Peace Festival Celebrates Martin Luther King Jr.’s Ideals of Equality and Acceptance with Art and MusicSubmitted by Laura McDermott '10 on January 27, 2010
In honor of Martin Luther King Jr., Fairfield University held a Peace Festival in the lower level of the Barone Campus Center on Wednesday, January 20, 2010.
The mood was serene and the atmosphere cozy as the audience took their seats. The Fairfield band opened up with smooth jazz songs, and a number of different colorful paintings by artist Harry L. Green depicting African American musicians and dancers, as well as eclectic nature scenes, were showcased. Finger foods and free tee-shirts were distributed to early arrivals.
After the band finished playing, Original Works, a non-profit organization accentuating the performing arts, put on several performances including dramatic readings and songs sung by a chorus of children. “If you want to taste freedom, keep going,” was the repeated mantra that hung heavily in the air sung by these talented children. In one memorable moment, the children recreated the scene on the bus where Rosa Parks refused to give up her seat for a white person, celebrating Parks’ bravery with a musical biography.
In addition to racial equality, the Martin Luther King Jr. Peace Festival also paid tribute to women’s rights and gay rights, stressing self-acceptance and the acceptance of all those who seem “different.”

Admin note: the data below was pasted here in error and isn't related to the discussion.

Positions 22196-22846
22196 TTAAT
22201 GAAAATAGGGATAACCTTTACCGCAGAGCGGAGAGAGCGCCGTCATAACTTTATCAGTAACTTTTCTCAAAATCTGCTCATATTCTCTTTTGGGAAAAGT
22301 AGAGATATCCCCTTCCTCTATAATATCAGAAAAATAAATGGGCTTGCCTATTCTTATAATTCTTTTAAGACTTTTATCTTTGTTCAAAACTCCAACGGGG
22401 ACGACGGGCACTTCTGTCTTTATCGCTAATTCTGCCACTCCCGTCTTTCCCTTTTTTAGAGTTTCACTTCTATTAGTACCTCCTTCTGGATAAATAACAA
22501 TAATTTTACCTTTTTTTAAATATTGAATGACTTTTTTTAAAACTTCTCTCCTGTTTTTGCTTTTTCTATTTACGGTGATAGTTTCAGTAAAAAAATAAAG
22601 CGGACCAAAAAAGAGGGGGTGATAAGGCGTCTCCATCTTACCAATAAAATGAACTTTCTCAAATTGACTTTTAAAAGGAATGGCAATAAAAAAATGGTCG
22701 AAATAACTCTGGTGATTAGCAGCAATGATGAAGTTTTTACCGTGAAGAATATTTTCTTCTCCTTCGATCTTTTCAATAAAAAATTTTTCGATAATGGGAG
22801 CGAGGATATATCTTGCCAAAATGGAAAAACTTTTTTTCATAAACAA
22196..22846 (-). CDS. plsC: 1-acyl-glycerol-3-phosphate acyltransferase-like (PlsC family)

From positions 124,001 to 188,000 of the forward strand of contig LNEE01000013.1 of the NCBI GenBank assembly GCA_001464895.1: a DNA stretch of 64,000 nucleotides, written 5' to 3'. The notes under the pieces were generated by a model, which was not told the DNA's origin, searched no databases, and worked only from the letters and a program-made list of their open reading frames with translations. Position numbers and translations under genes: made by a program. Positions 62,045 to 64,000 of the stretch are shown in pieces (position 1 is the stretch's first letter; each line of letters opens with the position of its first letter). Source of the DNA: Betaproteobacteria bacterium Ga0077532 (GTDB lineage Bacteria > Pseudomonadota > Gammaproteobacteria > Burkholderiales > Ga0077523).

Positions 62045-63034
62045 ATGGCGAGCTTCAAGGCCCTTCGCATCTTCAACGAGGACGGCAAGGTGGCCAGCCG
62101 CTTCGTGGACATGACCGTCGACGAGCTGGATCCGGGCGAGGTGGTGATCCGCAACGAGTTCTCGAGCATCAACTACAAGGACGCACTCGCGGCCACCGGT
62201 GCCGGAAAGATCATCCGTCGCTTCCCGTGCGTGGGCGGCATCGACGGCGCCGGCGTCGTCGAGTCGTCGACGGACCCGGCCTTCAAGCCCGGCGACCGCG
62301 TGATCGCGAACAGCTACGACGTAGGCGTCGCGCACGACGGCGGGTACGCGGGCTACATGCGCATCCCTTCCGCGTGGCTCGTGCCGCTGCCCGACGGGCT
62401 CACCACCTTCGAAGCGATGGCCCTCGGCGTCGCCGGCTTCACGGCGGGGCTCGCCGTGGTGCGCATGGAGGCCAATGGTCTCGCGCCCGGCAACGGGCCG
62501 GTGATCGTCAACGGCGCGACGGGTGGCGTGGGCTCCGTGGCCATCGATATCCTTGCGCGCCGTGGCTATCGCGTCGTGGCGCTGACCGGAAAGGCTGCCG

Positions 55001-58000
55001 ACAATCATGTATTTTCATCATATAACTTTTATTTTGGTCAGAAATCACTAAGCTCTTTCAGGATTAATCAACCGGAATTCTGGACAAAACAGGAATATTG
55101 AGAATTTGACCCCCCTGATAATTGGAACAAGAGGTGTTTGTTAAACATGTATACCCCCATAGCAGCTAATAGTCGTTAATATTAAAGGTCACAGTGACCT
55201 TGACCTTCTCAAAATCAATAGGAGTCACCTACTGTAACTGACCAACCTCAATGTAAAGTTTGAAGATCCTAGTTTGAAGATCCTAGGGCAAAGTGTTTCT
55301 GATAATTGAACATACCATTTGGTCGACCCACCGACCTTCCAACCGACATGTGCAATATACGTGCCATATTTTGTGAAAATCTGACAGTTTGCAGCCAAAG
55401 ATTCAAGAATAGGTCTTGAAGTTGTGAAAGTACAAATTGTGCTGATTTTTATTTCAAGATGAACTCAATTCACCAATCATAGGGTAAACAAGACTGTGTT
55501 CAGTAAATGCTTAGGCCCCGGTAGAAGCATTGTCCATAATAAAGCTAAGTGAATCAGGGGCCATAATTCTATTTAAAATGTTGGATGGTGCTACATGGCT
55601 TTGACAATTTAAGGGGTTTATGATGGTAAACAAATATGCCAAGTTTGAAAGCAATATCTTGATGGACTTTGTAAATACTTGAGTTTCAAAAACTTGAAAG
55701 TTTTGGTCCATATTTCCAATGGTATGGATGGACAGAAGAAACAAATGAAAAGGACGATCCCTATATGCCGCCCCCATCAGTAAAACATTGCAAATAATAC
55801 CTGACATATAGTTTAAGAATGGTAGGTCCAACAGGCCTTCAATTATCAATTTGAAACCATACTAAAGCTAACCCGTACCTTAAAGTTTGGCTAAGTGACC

Fairfield students involved in Performing for Change read a collection of their own poetry, describing their own struggles with self-acceptance, and their dreams of living in a world that was more tolerant of differences. The readings were emotionally moving and surprisingly empowering, delivering the messages that despite our differences, at our core, we are all human beings with the same needs for love and acceptance.
When asked what she thought of the Peace Festival, Simone Jadczak ’10 said: “The speeches and poems gave a lot of insight into what other people go through. I really felt what they were saying.” I personally agreed with my classmate. The Peace Festival was an excellent way for Fairfield to begin to bridge the gaps between certain groups within the student body. It’s about keeping communication and open-mindedness alive.
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